Forgiveness is a tricky topic, we’ve found. Dreadfully unfashionable. Members of the audience simply didn’t know what it was. Christian? Modern? Hocus pocus? In the third ending, I define it. Forgiveness runs like a drumbeat through all human faith traditions over time. More than that, it is part of an age-old psychological release for the one who forgives. It is saying: Yes, I’m in pain. No, this should never have happened. But I can leave the pain behind and move on.

Ultimately, forgiveness is the resolution of grief.

And so what if, in a mad bid to give ourselves permission to evolve away from the carbon patterns that are threatening us, we could forgive ourselves for all the ways we’ve helped screw up the planet? What if we could forgive each other? What if we could forgive our species? I think it would help spring us from this paralysis of guilt about what’s happening to the world.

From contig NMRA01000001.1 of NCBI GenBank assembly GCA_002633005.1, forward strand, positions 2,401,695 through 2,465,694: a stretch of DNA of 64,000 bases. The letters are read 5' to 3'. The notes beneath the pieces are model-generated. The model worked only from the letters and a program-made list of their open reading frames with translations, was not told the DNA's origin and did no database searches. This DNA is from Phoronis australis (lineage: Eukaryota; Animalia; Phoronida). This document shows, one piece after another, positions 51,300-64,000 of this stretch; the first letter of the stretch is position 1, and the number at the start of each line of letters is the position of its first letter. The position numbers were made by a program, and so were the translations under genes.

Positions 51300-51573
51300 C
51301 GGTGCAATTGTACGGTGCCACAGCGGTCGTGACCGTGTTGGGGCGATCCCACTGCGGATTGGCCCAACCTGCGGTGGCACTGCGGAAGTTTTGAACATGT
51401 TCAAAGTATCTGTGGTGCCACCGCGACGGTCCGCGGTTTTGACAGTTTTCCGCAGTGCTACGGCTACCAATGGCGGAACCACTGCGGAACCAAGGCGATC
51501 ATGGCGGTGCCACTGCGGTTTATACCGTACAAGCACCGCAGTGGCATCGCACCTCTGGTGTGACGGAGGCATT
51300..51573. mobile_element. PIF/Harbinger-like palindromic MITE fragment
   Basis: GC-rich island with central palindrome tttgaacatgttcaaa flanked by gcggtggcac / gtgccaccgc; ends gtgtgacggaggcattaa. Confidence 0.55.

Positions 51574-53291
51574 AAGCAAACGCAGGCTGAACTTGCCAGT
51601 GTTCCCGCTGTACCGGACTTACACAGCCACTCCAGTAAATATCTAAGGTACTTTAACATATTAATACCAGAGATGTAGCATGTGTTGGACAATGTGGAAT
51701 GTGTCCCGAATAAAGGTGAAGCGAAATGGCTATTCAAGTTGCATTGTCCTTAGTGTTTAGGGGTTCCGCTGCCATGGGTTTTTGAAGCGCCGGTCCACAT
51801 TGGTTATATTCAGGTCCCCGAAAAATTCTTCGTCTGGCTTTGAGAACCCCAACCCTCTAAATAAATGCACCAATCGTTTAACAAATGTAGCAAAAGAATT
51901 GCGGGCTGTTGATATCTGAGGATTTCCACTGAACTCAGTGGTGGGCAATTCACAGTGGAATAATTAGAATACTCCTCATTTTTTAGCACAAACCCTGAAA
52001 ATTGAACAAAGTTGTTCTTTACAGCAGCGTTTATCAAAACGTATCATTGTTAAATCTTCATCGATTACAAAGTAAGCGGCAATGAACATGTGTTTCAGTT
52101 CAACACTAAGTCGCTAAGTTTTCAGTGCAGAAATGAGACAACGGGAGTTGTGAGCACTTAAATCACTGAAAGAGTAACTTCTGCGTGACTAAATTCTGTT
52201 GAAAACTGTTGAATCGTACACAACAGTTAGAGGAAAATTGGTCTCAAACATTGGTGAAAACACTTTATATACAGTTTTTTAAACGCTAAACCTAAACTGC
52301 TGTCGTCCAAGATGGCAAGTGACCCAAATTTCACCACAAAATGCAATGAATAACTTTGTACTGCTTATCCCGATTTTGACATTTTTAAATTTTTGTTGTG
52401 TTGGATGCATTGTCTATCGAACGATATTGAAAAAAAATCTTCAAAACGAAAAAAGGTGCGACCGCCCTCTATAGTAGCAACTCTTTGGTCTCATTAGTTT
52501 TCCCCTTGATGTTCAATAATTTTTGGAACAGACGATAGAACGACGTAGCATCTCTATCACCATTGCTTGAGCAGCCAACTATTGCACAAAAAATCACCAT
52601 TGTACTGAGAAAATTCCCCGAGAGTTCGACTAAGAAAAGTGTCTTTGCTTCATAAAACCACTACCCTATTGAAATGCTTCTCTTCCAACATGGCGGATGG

Oh, and just for the record. In the end I did have to memorize the ruddy thing. All 10,000 words. In a row. Yeesh.

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Thoughts from the curator

The climate crisis has been called a “crisis of imagination.” The phrase refers to our inability to grasp the magnitude and violence of the changes we are facing, our reluctance to let the reality of it permeate our collective consciousness, and our resistance to envision positive futures. But imagination is the currency of artists. In this ongoing series, Chantal Bilodeau, playwright and artistic director of the Arts & Climate Initiative, invites theatre artists, practitioners, and scholars to reflect on the ways in which they use their imagination to create the stories that will support us through, and lift us out of, this transformative moment.

Theatre in the Age of Climate Change